The team behind Wine, a compatibility layer to run Windows applications and games on systems such as Linux or Mac OS, has released Wine 6.0 to the public. Downloads, a compatibility database, and other information is available on the official project website.
Wine 6.0 is available as source code and as binaries. Major changes in Wine 6.0 include DirectShow and Media Foundation support, improved handling of certain game copy protections, and support for an experimental Vulkan renderer for WineD3D.
Wine 6.0 is the first major release in 2021; it follows the one major release per year release schedule of the team that is developing Wine. You can check out our reviews of the last major releases, Wine 5.0 in 2020 and Wine 4.0 in 2019, in case you are interested.
Work on building modules in PE format continued in Wine 6.0. The format helps deal with certain copy protection schemes that verify that memory-loaded DLL files and their disk counterparts are identical. Wine 6.0 includes a new option to link Unix libraries to PE modules to support functions that the Win32 APIs cannot handle.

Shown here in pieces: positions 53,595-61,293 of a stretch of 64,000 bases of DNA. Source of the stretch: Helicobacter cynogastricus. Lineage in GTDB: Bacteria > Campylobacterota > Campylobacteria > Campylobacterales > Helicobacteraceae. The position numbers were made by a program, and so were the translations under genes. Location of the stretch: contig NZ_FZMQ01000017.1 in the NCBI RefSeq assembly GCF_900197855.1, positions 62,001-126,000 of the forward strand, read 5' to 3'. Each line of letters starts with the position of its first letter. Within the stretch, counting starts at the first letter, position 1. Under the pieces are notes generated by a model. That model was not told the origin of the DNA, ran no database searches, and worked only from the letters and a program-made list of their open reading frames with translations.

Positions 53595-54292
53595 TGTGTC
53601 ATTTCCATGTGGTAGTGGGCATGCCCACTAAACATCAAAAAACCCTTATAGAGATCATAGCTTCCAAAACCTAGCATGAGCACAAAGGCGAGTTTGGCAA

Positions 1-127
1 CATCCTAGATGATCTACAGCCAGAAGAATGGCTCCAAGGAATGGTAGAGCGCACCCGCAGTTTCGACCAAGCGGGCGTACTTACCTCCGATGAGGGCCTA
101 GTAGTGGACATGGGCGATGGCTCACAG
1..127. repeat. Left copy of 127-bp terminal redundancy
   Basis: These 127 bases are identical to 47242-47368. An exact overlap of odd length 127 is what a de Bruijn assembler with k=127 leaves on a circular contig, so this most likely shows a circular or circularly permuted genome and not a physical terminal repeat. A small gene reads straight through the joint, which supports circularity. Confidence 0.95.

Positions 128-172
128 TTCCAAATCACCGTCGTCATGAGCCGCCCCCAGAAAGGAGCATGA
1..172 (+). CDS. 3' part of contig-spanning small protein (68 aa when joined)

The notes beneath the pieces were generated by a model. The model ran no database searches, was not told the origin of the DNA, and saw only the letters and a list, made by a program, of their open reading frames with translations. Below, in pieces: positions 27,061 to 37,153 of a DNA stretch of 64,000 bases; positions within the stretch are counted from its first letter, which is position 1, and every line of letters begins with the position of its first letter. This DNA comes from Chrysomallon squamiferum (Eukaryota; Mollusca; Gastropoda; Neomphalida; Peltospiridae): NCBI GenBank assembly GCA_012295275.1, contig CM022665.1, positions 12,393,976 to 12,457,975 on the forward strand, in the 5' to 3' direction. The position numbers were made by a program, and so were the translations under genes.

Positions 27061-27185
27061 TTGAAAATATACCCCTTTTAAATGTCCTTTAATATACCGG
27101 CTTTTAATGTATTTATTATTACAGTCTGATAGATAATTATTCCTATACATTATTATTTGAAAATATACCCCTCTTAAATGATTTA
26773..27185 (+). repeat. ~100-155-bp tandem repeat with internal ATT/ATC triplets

The new Wine version includes support for a Vulkan renderer for WineD3D. It is labeled as experimental at this stage as support is limited to shader model 4 and 5 shaders. The team notes that this limits the "usefulness to Direct3D 10 and 11 applications" in this release.
Wine users may enable experimental support by switching the Direct3D renderer setting to vulkan.
The release notes provide instructions on making the change:
Certain Direct 3D 11 features are supported in Wine 6.0, including dual-source blending and per render-target according to the release notes.
Additionally, graphics card support has improved in the new release as more graphics cards are supported.
Other major changes in Wine 6.0:
You can check out the entire -- huge -- release notes of Wine 6.0 here.
Each year, Wine's new version is a major step in regards to compatibility; this year is no exception to that. Valve's Proton is based on Wine, and it too will eventually be upgraded to the new version to improve compatibility with games. Linux gamers who install Steam on their devices can play thousands of Windows games using Proton. You can check out our guide on using Proton with Steam to play Steam games. Proton lags behind in releases when compared to vanilla Wine.
Still, if you are using Linux predominantly but want to play Windows games or run Windows apps on the device, Wine and/or Proton are your best bet of doing so.
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